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  • Writer's pictureOrina Ontiri

The 10 types of people you will see on Periscope

Unless home is under a rock without an internet connection, it’s likely you’ve heard of Periscope.

The new live-streaming app, launched at the end of March by Twitter as a competitor to killer of Meerkat, has caused a flurry of excitement.

It’s not that live-streaming is new – Ustream and (RIP) have been around for years – but the availability of the medium on portable devices seems a game changer.

I’ve been playing around with the app and have sussed out its user base. So, here are 10 other scopers you’re likely to encounter.

1. The journalist Journalists and news outlets have been quick to jump on Periscope in a way they didn’t do with Meerkat, despite the interest the latter app caused among tech-heads in the run-up to SXSW.

Perhaps this is to do with Periscope’s ostensibly easier-to-use interface (UI), but is probably more to do with Twitter’s adeptness at sending out press releases.

So far, The Verge, The Guardian, Sky News and the BBC have already broadcasted using the app, and presenter Kay Burley used it behind the scenes of ITV’s Leader Debates in the UK.

2. The citizen journalist Will Periscope transform news though? It’s the question everybody is asking. And by “everybody”, I mean journalists, obviously.

There’s no denying that the impact Periscope and Meerkat could have on citizen journalism is exciting. Who knows how useful the apps might be in a hard-to-reach location, or during a rapidly developing disaster?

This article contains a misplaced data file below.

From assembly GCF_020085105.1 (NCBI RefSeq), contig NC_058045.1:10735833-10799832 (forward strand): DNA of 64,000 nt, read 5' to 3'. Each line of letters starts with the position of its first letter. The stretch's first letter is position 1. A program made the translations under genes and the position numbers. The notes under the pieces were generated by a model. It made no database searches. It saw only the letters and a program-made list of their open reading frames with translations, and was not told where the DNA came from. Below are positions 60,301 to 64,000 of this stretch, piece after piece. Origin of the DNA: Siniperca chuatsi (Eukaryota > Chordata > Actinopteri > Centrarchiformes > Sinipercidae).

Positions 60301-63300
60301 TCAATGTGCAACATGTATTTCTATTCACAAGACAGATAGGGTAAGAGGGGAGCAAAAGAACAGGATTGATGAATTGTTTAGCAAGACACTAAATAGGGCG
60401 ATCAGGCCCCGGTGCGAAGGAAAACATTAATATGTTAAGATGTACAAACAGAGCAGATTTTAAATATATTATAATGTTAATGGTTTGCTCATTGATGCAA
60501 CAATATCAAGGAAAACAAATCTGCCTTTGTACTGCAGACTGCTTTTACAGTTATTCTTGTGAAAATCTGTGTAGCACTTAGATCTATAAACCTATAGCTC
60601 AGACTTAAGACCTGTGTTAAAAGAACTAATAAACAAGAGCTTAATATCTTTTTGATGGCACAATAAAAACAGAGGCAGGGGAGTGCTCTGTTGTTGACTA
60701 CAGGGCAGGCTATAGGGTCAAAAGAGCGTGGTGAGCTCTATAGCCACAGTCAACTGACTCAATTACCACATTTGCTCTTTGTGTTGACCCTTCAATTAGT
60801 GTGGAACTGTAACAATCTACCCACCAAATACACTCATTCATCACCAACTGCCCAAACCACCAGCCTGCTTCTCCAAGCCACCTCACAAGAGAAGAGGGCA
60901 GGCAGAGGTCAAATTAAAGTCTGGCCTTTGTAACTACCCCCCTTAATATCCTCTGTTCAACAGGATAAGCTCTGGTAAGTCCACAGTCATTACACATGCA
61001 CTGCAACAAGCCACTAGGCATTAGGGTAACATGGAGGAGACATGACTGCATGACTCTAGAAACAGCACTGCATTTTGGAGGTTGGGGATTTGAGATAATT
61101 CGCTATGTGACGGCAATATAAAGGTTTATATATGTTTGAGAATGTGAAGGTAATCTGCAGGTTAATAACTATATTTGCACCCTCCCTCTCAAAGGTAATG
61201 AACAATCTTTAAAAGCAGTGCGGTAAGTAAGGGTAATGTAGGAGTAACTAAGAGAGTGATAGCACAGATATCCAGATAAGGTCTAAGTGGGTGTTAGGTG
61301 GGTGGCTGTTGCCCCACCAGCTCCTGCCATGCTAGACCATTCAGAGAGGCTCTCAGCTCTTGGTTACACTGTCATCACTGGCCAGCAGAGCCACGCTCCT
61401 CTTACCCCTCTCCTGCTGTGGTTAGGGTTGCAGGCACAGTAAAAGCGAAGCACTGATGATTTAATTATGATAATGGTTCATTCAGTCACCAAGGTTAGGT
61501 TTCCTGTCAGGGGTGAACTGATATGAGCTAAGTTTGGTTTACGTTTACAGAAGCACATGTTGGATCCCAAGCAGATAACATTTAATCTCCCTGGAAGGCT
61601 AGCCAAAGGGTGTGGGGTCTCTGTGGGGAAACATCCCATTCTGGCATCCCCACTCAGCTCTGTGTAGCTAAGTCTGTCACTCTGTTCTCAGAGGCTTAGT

We have already seen Periscope come into play with the New York City fire last week (600 viewers), and journalism school Poynter has just published a piece on app best practice.

Connection speeds might be a problem, however, as seen with the Periscope stream dedicated to discussing how Periscope streams would change journalism. Meta.

3. The pervert Serious point, here. What are Twitter going to do about the vast number of men (#notallmen), who are going to abuse the app to hit on women or make misogynist and/or overtly sexual comments?

There’s even a term for how long it takes a dude to get his dick out in front of a low-res camera on any emerging internet platform. It’s called “time to cock” (TTC), and is the priapic relation of Godwin’s law. So, is it only a matter of time before Periscope becomes a handheld Chat Roulette?

It probably goes without saying that sooner or later, Periscope pornographers will arrive on the scene, hot on the heels of adult movies shot with drones.

But of more concern is how Twitter will manage the creeps. A colleague and I were shocked to find a 13-year-old girl showing off her gymnastic skills being inundated with explicit comments from men.

Which I guess leads us onto another type of scoper one will encounter: The Child You Desperately Want to Protect.

4. The guy staring into his fridge Advertisement

A trope that seems to have emerged is people sharing the contents of their fridges, like some sort of Z-list version of MTV Cribs. I’m going to call these people “fridgers”.

Imagine: Gwyneth Paltrow opening the door of a Smeg to reveal one stick of celery and a vomit-coloured smoothie.

My personal favourite twist on this particular theme was the guy who live-streamed his decision making process of which soda to purchase from a vending machine.

However, there is a tenuous connection from fridge voyeurism to something a bit more practical: I have seen people providing step-by-step cooking tutorials using the app. As someone whose culinary skills bring to mind Bridget Jones and her blue string soup, this could be quite a useful thing indeed.